By JoAnn Bedenbaugh, Sales Director, Volie
Working in a call center (and yes, an in-house dealership BDC is a call center on a smaller scale) is very boring and very stressful. There should be an extra financial reward for agents who work hard, make appointments, and deliver great customer experiences. But, how do you structure those rewards?
I hear this question a lot from dealers. Many are frustrated about paying bonuses for appointments that require little or no effort. Perfect example: the customer who calls to schedule an oil change. A shop doing 50 oil changes a day with a $2 show bonus pays out $100 every day for appointments that require little to no effort on behalf of the agent. That doesn’t make a lot of sense.
With more than 20 years in the call center business, I know what pay plans work best for your ROI and motivate agent performance. So, let’s pretend I’m the BDC manager at your store. I would tie compensation to metrics directly influenced every day by your agents, namely: quality, effectiveness, efficiency, and attendance. Here’s how.
The Quality Score
Quality refers to how well your agents make outbound calls to potential customers and handle inbound calls for sales and service appointments. I recommend quality scores be highly weighted when it comes to bonuses. After all, agents are speaking directly to your customers and representing your dealership. A poor quality interaction can lead to losing a customer, plus all those other potential customers who hear about the poor experience (people love to share negative stories with friends and on social media).
You can score your agent calls yourself, or there are plenty of third-party solutions on the market that can do it for you. The best practice is to score 10 to 15 calls per month per agent and tie those scores to a monthly bonus – an agent who doesn’t score at least 95 out of 100 doesn’t get that bonus.
Remember, the goal is not to penalize poor performance, it’s to pinpoint areas of improvement and train agents to do better. Agents who do better earn more, but they’re also happier in their jobs which combats attrition. One dealer I know listened to calls and realized agents were lacking in product knowledge. He put together a “playbook” in three-ring binders filled with each model’s product information. Small actions like this can lead to big results.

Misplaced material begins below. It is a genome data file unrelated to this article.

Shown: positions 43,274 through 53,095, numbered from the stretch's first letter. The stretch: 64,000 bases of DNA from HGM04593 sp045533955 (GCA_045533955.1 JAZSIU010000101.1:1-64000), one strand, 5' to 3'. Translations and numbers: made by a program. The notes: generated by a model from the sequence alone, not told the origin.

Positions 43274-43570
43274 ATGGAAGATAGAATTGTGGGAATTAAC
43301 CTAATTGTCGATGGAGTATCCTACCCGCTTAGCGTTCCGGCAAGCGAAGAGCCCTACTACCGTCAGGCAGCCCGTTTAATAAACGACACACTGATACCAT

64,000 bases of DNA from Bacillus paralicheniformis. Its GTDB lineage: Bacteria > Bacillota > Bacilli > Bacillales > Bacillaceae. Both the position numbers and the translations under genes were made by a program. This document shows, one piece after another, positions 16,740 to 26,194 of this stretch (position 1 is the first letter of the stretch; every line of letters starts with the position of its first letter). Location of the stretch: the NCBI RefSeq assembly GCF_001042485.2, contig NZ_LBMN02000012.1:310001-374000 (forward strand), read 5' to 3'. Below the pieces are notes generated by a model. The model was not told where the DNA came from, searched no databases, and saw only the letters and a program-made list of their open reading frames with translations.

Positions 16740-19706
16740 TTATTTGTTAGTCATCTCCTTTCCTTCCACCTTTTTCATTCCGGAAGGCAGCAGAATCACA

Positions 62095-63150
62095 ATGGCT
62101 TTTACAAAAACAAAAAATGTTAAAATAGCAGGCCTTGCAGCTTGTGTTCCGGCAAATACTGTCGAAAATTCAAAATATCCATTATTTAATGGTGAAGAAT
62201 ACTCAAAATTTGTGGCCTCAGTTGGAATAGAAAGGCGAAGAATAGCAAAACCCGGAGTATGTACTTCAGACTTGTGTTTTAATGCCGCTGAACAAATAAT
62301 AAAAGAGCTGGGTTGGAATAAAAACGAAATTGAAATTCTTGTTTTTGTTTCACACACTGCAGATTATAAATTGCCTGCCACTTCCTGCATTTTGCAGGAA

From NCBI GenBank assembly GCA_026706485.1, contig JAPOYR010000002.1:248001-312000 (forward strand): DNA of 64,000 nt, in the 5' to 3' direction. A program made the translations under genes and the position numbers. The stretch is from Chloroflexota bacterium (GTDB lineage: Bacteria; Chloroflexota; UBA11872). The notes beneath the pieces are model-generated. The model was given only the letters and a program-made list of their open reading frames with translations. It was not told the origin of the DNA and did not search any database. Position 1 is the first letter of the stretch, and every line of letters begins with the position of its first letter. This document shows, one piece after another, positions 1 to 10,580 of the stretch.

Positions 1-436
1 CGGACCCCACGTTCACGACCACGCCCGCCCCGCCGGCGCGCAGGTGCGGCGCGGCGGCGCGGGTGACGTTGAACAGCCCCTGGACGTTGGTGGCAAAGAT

The Effectiveness Score
Effectiveness refers to how successful agents are at calling a customer, connecting, and making the appointment. I recommend effectiveness be highly weighted for outbound calls only (as mentioned before, don’t spiff on the “hand-raisers” who call to make their own appointments).
Effective outbound calling is hard. If you think about it, agents interrupt someone’s day to talk about a service or promotion that is often nowhere on that customer’s agenda. It takes skill and excellent phone etiquette to keep the customer on the line and convince them to make an appointment. Your best agents should be on outbound calling, and they should be making more money.
When I was running call centers, I would hold “power hours,” or special promotions where agents would compete for the most appointments. Winners received gift cards to local restaurants, grocery stores, coffee shops, etc. Gift cards are always a good bet because there’s no employee tax liability.
The Efficiency Score
Efficiency refers to an agent’s talk time and wrap-up time after a call. Obviously, the more efficient the agent, the more calls they can make or take. Average talk-time will vary depending on the purpose of the call, but agents should be able to wrap up a call in 20 seconds or less and be on to the next. A bonus or gift card for the most efficient agent each month could help cut down on lengthy bathroom or lunch breaks.
The Attendance Score
I’m not going to sugarcoat it: working in a call center is hard. The jobs are typically entry-level with lower salaries, and agents deal with stressful conversations every day. It’s no wonder the average turnover rate is 30-40 percent in a single year. It’s also no wonder people don’t show up for work. I recommend every agent with perfect attendance receive a spiff for the month.
The Spot Bonuses
Spot bonuses are a great way to reward an agent for exceptional work and motivate the whole team. I used to spot bonus my agents if a client called up and called one of them out by name as doing a great job. On the other side, if I got a legitimate customer complaint, it knocked that agent out of any bonuses for the month.
BDC pay plans exist to drive the right behavior. Tie pay plans to quality, effectiveness, efficiency and attendance, and you reward agents for outcomes directly influenced by their actions. Agents will be motivated to do their jobs better, and you’re ROI will climb.
About the Author
JoAnn is a giant in the automotive call center space, having created call centers for over a dozen of the automotive industry’s biggest players. She brings over 20 years of executive leadership experience to Volie, spanning across software development, product management, innovation, and call center consulting.